Monday, September 22, 2014

The Box That Rocks


I decided to reward myself after a hot afternoon of running errands.

After having a bit of good luck with the 100 card repacks they often carry at the local Walgreens, I decided to check to see if they had anything on the shelves on Saturday. This is usually the only baseball-related item they ever carry, and it's always a mystery as to whether or not they'll even have it. I imagine the demand for this stuff is pretty low, as it sits squarely in a toy section at a 24 hour drug store that seems to be designed for people who forgot to get a gift for their significant other's son/daughter/niece/nephew and is trying to save face at the last minute. (Skittles, while great, is not a great gift.)

These are usually the same type of repack that you might see at target, hanging on a hook, encased in a hard plastic that is impossible to open with your bare hands. After some fussing with scissors (or a knife if you dare) and using your steady hands to pull out the cards without damaging them on the jagged plastic edges you just created, they can be a bit of a bear to open. This time around, I noticed that they are now using cardboard packaging (good) but have upped the price tag from $3.99 to $4.99 (not so good.) Nothing eye-popping was showing on the front of the pack, but the packaging promised a "hit" in every fourth box. Whatever that means. Anyway, let's take a gander at some of the more interesting cards I found.



Bowman Chrome is apparently "going live" this week, so in honor of one of the most useless annual sets, I present to you one of the most useless players in the game on a Bowman Chrome card. Okay, fine, Phillips has had a nice career, but he's kind of just a clown these days instead of a clown who can hit.


I have a soft spot for all things '86.


I probably would've gotten detention for saying "Clutterbuck" in class in 1989.


This Gwynn card was beat up and creased, which means there's a good chance I owned it at one time. I was 10 years old when I used to take all of the change I could find in the neighborhood up to the local card shop (also a barber shop for some reason) and get my grubby mitts on as many 1986 cards as possible.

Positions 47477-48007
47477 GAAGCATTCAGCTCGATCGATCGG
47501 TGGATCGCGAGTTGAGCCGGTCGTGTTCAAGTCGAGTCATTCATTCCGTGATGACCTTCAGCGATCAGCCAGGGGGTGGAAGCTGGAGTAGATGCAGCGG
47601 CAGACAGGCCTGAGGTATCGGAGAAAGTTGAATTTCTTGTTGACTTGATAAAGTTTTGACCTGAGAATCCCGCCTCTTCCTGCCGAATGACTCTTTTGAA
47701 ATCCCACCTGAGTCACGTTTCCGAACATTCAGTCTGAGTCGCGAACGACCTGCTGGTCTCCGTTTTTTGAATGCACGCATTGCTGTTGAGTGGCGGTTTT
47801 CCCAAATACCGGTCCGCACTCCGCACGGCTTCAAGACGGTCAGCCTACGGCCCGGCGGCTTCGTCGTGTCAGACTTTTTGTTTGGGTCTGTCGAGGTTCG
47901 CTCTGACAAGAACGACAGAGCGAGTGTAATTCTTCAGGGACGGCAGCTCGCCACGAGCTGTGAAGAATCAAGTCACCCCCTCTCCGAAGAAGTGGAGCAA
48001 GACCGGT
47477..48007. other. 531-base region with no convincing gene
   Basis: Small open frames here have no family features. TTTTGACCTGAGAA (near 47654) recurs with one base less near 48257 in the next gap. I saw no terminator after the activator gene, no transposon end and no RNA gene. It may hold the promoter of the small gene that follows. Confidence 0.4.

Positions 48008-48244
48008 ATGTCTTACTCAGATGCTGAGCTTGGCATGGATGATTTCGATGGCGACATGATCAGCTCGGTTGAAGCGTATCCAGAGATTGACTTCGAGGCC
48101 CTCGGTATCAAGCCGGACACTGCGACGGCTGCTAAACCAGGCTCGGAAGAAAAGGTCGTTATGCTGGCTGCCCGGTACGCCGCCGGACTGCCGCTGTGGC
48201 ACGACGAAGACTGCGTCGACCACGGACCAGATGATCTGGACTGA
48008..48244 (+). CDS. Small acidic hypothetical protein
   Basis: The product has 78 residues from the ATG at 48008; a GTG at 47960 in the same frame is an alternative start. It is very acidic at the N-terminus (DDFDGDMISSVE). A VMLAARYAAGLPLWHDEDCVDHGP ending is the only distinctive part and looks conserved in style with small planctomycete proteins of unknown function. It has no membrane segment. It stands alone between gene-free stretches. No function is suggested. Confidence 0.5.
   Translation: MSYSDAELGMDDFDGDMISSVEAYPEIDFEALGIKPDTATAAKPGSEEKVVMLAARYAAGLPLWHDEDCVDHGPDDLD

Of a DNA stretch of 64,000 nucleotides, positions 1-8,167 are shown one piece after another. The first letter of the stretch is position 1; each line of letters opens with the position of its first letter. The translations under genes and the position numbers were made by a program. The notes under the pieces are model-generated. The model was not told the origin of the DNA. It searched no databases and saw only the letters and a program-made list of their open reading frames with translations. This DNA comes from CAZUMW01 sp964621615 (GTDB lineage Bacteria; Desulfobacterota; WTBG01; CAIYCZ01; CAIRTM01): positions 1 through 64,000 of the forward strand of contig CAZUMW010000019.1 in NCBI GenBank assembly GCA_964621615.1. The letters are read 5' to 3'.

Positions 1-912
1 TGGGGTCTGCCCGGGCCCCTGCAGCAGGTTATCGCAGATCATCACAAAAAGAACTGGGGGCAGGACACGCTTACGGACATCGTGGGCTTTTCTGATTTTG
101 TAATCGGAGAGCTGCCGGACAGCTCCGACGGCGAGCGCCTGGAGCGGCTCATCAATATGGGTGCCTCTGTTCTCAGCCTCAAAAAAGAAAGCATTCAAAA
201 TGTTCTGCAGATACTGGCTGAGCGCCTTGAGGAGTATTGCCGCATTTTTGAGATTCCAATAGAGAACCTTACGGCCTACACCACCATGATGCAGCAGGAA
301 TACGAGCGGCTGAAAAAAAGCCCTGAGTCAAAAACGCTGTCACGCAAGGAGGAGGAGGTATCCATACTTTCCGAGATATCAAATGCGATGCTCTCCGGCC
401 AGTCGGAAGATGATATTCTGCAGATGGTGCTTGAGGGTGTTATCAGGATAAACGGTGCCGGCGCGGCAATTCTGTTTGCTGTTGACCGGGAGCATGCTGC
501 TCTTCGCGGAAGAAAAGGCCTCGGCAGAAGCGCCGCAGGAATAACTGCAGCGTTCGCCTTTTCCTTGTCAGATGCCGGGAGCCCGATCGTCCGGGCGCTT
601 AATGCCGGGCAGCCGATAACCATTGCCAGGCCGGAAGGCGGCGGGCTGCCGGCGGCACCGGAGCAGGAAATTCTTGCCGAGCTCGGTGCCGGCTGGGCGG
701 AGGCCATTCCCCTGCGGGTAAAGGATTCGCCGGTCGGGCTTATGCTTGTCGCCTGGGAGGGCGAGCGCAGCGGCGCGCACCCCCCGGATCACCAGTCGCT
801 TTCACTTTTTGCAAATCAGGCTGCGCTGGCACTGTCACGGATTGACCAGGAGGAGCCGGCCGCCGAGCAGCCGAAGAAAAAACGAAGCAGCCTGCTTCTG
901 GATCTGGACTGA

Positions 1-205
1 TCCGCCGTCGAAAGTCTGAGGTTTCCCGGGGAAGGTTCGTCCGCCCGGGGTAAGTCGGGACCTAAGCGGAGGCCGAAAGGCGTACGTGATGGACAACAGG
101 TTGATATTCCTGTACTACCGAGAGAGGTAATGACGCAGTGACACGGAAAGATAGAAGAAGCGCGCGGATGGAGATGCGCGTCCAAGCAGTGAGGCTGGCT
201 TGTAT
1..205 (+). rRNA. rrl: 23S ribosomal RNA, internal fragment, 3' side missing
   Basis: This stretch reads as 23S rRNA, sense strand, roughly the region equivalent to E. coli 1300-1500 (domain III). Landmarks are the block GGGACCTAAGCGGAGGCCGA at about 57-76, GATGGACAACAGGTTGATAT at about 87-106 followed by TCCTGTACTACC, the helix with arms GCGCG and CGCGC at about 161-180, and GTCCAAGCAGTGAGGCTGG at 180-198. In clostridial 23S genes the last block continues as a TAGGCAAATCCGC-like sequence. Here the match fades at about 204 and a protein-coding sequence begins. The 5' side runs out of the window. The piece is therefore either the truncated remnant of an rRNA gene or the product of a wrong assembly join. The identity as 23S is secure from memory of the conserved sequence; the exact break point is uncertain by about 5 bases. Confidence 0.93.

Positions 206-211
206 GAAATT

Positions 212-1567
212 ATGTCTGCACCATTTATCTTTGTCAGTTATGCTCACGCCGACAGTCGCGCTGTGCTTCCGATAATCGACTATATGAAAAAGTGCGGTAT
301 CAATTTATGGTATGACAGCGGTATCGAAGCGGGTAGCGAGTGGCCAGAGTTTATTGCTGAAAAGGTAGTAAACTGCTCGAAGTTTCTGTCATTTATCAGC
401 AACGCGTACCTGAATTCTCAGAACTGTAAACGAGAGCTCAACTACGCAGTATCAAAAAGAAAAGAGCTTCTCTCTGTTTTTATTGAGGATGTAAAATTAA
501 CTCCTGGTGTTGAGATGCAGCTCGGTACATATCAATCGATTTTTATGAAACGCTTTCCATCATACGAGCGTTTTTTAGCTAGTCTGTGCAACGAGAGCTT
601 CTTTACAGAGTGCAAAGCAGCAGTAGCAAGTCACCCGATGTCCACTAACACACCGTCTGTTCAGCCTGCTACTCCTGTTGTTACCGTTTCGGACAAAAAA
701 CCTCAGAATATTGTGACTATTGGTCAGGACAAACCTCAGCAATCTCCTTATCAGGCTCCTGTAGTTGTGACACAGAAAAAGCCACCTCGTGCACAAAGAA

I wouldn't have expected a set named Legacy to be one of the Fleer's most metallic designs.


Here's a random insert card from Upper Deck's last year of licensed MLB cards.


Early Manny being Tribey.


I don't get this design at all. Did Piazza play every position in the game or is this a growth chart incorrectly marked by baseball positions instead of numbers?


Such a classic design. I don't mind at all that there were a few sets that use the same design with different border colors. (Highlights, The Rookies, Opening Day... am I missing anything?)


Hey, there were cards from another country in this box. In good shape! More, please!


I don't remember ever sending in my wrappers and cash for one of these sets, but I'm sure somewhere deep down I have a repressed feeling of deep regret over this.


This is one of those cards from the annual Topps All-Star team set, which looks a lot like the factory team sets produced for each team. This has a metallic stamp for each league and also reminds me that I need to track down any of the Cardinals that ended up in these sets over the past several years.


I might actually need this one!


I don't have any recollection of this 1993 Upper Deck Diamond Gallery set at all, but seeing as it was a factory sealed set with a stated print run, I imagine that it cost a fortune at one time. And now it's a $7.99 Buy It Now with free shipping and no takers.


Not actually the guy from Homeland, Walker was one of the few that existed in the dark Cardinals era where they actually tried out stove tap caps, Pirates style. Hey man, the '70s were crazy, or so I hear.


Leaf! So... exotic!

2 comments:

Nick said...

Looks like a solid repack to me! Love that Leaf Fernando.

The Junior Junkie said...

You really lucked out with that Clutterbuck hit!